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glenpaton 07-18-2017 01:43 AM

Best Linux distro for a competent Windows user
My first post:
What Linux is recommended for a Linux newbie?
I've recently retired and have extra time to learn a new OS, and like experimenting with computers and software.
I've always used Windows (now Windows 10) and consider myself fairly competent.
I have a spare PC or could duel boot.
A Linux OS that has auto update and a good Restore feature would be a good start as I suspect I will make many mistakes initially.

Turbocapitalist 07-18-2017 02:13 AM

Welcome back.

A strong recommendation would be to look at one of the Linux Mint variants or even one of the Ubuntus. They're similar, just with different defaults. I'd also strongly recommend using your spare machine, especially in the beginning, so you can do your experimentation more freely and won't hold back if you feel that it would be easier to just wipe everything and start over.

There are two things to keep in mind:
  • Empty your cup of tea so to speak. Linux is not Windows. However, if you have experience with Solaris, OS X, any of the BSDs, or similar, then much knowledge will be portable. M$ is the odd man out.
  • It's intended and expected that you customize things to your tastes and needs. The distros just provide a set of default packages and configurations. You can add, remove, or reconfigure things until one distro looks and acts just like another.

Nobutarou 07-18-2017 04:00 AM

If you want a new experience, LFS is the best linux. There are a lot of distributions. But they are not different. What Ubuntu can do is What other distro can do. Just initial settings and initial installations are different. And today, there are a lot of cross platform apps. Then what you can do on Windows are not so different what you can do on Linux. If you go to LFS, you can explore how you can build OS, how you can build your own system. That's great experience.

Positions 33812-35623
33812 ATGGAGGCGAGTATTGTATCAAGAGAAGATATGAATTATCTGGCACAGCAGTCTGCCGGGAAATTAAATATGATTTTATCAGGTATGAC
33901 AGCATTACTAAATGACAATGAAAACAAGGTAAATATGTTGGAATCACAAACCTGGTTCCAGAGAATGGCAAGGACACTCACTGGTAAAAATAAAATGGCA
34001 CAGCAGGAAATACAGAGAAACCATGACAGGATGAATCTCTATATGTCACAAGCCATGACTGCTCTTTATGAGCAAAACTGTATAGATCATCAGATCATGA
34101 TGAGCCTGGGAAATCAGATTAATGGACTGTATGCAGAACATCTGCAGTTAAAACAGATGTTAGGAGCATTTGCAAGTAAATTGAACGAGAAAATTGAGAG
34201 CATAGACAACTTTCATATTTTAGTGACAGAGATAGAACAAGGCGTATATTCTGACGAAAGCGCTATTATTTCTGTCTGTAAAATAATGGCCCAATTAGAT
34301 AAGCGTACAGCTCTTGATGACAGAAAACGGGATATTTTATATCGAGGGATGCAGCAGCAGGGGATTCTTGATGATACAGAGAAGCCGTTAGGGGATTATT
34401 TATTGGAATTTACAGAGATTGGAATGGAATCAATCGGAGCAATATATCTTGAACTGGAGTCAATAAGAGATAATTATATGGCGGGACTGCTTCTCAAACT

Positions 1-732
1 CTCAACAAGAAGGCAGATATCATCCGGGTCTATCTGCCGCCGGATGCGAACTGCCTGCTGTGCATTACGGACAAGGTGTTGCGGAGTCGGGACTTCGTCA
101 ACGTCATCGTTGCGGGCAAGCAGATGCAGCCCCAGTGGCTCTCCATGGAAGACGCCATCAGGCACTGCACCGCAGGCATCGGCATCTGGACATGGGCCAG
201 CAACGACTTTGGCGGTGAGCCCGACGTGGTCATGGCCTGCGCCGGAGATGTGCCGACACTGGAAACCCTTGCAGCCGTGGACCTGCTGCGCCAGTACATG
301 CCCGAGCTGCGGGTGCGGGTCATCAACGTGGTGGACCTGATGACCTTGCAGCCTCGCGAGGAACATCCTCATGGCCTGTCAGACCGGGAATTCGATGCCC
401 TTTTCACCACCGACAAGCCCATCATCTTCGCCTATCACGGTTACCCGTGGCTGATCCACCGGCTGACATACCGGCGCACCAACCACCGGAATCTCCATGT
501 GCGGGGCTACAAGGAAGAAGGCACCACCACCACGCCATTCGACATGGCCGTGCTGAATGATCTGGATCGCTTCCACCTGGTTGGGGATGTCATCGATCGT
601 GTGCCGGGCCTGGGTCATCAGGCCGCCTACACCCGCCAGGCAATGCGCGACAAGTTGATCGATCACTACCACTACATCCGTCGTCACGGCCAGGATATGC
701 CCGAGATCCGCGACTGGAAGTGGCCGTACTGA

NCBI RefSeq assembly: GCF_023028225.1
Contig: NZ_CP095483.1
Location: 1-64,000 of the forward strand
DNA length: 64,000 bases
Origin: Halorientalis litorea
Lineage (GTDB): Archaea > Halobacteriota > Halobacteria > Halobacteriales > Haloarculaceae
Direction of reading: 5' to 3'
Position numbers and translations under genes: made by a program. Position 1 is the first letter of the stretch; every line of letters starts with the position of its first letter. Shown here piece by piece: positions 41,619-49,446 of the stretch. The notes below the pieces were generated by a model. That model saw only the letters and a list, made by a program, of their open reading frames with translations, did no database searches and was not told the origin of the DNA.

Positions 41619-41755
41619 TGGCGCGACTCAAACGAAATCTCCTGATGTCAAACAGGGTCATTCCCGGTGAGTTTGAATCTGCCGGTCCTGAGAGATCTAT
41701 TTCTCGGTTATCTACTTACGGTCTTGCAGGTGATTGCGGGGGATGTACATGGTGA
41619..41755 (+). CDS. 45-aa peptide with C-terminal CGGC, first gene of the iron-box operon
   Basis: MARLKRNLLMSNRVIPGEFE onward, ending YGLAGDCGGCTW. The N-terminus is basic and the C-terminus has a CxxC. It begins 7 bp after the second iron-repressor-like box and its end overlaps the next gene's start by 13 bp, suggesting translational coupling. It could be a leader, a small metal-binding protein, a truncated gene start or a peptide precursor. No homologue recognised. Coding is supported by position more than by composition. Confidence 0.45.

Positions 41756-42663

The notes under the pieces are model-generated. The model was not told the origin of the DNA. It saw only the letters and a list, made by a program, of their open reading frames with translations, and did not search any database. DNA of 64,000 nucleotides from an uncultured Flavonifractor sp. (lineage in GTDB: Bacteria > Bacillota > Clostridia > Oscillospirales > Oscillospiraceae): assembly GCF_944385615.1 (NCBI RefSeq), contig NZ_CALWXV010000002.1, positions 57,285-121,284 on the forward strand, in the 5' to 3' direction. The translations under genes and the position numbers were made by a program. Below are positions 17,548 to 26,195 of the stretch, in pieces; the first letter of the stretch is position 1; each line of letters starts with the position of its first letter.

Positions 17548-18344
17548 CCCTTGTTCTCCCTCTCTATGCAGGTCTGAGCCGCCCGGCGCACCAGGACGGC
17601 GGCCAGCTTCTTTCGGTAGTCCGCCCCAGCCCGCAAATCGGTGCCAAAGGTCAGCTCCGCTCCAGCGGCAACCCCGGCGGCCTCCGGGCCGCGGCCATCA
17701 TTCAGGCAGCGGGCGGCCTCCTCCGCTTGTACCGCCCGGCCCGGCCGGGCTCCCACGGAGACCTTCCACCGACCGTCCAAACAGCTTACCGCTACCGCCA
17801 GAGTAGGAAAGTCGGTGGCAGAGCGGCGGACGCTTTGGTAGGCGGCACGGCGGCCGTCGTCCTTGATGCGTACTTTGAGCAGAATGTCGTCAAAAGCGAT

Turbocapitalist 07-18-2017 04:12 AM


Originally Posted by Nobutarou (Post 5736418)
If you go to LFS, you can explore how you can build OS, how you can build your own system. That's great experience.

It's analogous to the old Heathkit electronics kits but for GNU/Linux distros. You'll know what every component is for when you are done.

pan64 07-18-2017 05:14 AM

I'm not really sure if LFS was the best choice.
You can download and run a lot of different distros without installing them, just from your pendrive. I would suggest you to check Live CDs first. You can easily test them. Almost all of them has auto update feature, or can be set, and actually you can also reinstall in case of a "fatal user error".

IsaacKuo 07-18-2017 05:52 AM


Originally Posted by glenpaton (Post 5736383)
My first post:
What Linux is recommended for a Linux newbie?
I've recently retired and have extra time to learn a new OS, and like experimenting with computers and software.
I've always used Windows (now Windows 10) and consider myself fairly competent.
I have a spare PC or could duel boot.
A Linux OS that has auto update and a good Restore feature would be a good start as I suspect I will make many mistakes initially.

Your request for a Restore feature is a bit interesting, actually. Basically, no major Linux distribution includes such a feature, because it's largely unnecessary. You can optionally make a backup of your OS simply by copying all the files, which is how people used to do things with Microsoft operating systems before Microsoft made it not that simple.

That said, it's a manual process, so you need some explanation how to do it. The best place to put a backup is on a different file system. For example, you could have a small OS partition and a large data partition that you also store backups on. During the initial install, you could create two partitions - one is the "/" partition...maybe 15GB in size. The other is "/home", a common way to split things up.

With things set up that way, you can create an OS backup with something like:

mkdir /home/backup03
rsync -vaxAX --delete /. /home/backup03/

The "su" command lets you log in as root superuser (assuming you're not using an Ubuntu based distribution, in which case you can use "sudo su" instead of "su")

The mkdir command should look pretty familiar for a Windows user. It just creates a folder. You can have different folders to contain different backups.